Listening and Reading Comprehension: Each correct item (minimum of 25 and maximum of 30) equals one point. A candidate's total number of correct items in this skill is weighted to obtain the corresponding score in percentages.

Writing: When marking the two exercises to be carried out by the candidates, the following aspects are taken into account: relevance to the topic, cohesion and coherence, lexis and grammar.

Each aspect is evaluated with a score ranging from 0 to 5 points (maximum total of 20 points). Subsequently, the sum of these grades is weighted to obtain the percentage corresponding to each of the two tests.

Speaking: Once the interview has been completed, the examiners (interviewer and observer) give the test as a whole a score between 0 and 5 points for each of the four aspects evaluated: grammar and vocabulary, speech management, pronunciation and interactive communication.

Each aspect is weighted equally in the assessment of the skills. The total sum is divided by two and weighted, as is the case when marking the writing test. All sessions are recorded.

Types of Tasks

The tasks proposed in this test are designed to assess whether candidates are able to:

  • Understand the main points of clear, standard-language texts dealing with common matters, whether in work, study or leisure situations (reading information brochures, reading billboards, reading text messages, understanding radio or television news)
  • Perform in most situations that may arise during a trip in places where the language is used (identifying timetables and directions through reading or oral interaction, asking for directions, etc.)
  • Produce simple and coherent texts on topics that are familiar to them or in which they have a personal interest
  • Describe experiences, events, desires and aspirations, as well as briefly justify their opinions or explain their plans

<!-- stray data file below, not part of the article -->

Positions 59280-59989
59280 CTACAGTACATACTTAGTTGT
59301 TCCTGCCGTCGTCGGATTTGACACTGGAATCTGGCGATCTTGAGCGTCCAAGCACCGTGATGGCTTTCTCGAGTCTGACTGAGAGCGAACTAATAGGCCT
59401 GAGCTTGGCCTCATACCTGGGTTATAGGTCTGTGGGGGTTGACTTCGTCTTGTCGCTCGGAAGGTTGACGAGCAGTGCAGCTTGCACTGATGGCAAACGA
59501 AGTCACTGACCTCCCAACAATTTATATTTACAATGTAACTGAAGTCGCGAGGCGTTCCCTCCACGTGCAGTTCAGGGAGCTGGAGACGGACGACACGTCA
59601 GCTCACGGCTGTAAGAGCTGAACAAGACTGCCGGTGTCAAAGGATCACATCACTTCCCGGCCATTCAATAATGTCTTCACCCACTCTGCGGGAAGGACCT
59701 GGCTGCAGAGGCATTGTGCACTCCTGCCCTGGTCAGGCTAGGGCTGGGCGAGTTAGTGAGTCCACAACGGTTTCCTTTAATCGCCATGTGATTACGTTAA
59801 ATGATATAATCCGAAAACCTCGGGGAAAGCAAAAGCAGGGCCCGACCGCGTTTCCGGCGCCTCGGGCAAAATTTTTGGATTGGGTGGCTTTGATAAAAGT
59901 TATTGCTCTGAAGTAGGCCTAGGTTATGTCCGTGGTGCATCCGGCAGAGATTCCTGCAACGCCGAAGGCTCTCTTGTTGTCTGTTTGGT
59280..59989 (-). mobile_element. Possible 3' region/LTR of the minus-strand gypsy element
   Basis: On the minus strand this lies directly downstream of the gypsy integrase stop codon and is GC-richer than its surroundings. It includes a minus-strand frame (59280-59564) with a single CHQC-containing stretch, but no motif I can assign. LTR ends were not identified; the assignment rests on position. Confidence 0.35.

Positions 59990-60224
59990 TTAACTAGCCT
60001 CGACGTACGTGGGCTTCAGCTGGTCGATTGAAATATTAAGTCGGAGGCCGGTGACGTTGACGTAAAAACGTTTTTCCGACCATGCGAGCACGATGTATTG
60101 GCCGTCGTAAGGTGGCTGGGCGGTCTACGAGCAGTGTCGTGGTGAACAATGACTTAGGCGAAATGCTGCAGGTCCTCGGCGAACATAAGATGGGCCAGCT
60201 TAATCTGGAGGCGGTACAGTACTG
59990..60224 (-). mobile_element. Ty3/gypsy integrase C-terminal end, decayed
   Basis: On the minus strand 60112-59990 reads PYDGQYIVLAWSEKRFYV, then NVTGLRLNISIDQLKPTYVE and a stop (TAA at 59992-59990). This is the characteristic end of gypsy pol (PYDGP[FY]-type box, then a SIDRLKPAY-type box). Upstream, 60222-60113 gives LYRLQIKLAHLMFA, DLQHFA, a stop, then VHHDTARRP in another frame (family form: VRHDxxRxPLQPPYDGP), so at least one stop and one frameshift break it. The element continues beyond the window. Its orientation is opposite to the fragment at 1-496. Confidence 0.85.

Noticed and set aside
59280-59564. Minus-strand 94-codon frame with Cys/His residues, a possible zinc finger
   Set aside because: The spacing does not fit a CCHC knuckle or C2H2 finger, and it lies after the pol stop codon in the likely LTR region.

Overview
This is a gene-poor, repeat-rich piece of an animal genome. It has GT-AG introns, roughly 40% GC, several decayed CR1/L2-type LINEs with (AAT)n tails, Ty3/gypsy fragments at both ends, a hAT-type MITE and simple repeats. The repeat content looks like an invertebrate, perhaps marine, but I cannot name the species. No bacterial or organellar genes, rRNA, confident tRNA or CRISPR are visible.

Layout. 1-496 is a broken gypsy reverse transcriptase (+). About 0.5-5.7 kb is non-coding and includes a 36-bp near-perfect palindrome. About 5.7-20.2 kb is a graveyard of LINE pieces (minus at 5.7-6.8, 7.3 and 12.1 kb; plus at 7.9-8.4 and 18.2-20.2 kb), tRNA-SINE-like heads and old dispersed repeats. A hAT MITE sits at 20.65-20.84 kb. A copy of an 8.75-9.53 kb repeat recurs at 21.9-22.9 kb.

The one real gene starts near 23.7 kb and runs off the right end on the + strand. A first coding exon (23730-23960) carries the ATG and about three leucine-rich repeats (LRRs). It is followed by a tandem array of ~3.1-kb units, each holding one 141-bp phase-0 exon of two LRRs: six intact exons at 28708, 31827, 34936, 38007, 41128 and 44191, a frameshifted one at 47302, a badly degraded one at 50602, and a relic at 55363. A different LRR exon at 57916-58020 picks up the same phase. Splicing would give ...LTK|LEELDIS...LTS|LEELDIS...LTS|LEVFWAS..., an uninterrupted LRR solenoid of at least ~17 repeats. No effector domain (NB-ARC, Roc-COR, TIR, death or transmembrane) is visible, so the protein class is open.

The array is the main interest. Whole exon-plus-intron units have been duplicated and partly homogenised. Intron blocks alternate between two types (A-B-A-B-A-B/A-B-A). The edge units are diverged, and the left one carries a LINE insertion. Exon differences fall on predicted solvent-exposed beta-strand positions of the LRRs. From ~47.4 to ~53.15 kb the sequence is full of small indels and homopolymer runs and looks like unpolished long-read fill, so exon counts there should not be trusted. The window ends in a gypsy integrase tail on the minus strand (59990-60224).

Description of the Exercises

The details of the exercises for each of the skills are given below:

Reading: It consists of two exercises, each of which is based on reading a text. In turn, these two exercises may be subdivided into up to three different sections according to the type of questions/items contained in them.
So, the first of the two exercises of an exam could include a true or false questions section, a second short answer section, and a third section of multiple choice questions, to mention just one of the different possible configurations.

Listening: It consists of two exercises, each of which is based on listening to a passage that can be repeated up to two times.

Writing: It consists of two writing/composition exercises. 
The candidate must complete both of them.

Speaking: It consists of four exercises:

  • The first is a conversation about personal information that each of the candidates holds individually with one of the two examiners present at the test
  • The second is an interaction exercise between the two candidates being examined (in order to assess the candidates' ability to interact, they are examined in
  • pairs)
  • In the third exercise, the candidate must sustain a monologue
  • The fourth exercise is a conversation between the two candidates and one of the two examiners present at the test

Number of words

Reading: Minimum of 900 words in total between the texts of the two exercises.

Listening: Not applicable. An audio text lasting a maximum of five minutes is used for each of the two exercises.

Writing: Candidates will have to produce two texts, one containing between 120 and 150 words, and the other between 150 and 180.

Speaking: The instructions provided by the examiner to the candidates at the beginning of each of the four exercises state that no more than 50 words are to be used. In this case, the duration of each of the four exercises is also relevant: personal conversation between 2 and 3 minutes; interaction between candidates between 2 and 3 minutes; sustained monologue of 3 minutes (one and a half minutes per candidate) and a 3-minute conversation between examiner and candidates.

Test duration

The maximum total duration of the test, including the four skills assessed, will be 200 minutes, which does not include possible rest times between the evaluation of written comprehension, oral comprehension and written production; nor the preparation time required for the oral production skill. Both rest and preparation times are 15 minutes.

Reading: Between 50 and 60 minutes.
Listening: Between 30 and 40 minutes.
Writing: Between 60 and 80 minutes.
Speaking: Between 15 and 20 minutes.

Basic Instructions

At the beginning of the assessment for each of the four skills, written instructions are given on the specific examination procedure for each skill.

Materials Used and Test Format

The four tests that make up the exam are designed with a common format that TECH uses expressly for this exam, with the objective of making it easier to read the content and provide answers.

The exam contains separate "question" sheets for each test or skill (with instructions, text, graphics and questions) and a separate answer sheet for each skill, on which candidates must write their answers.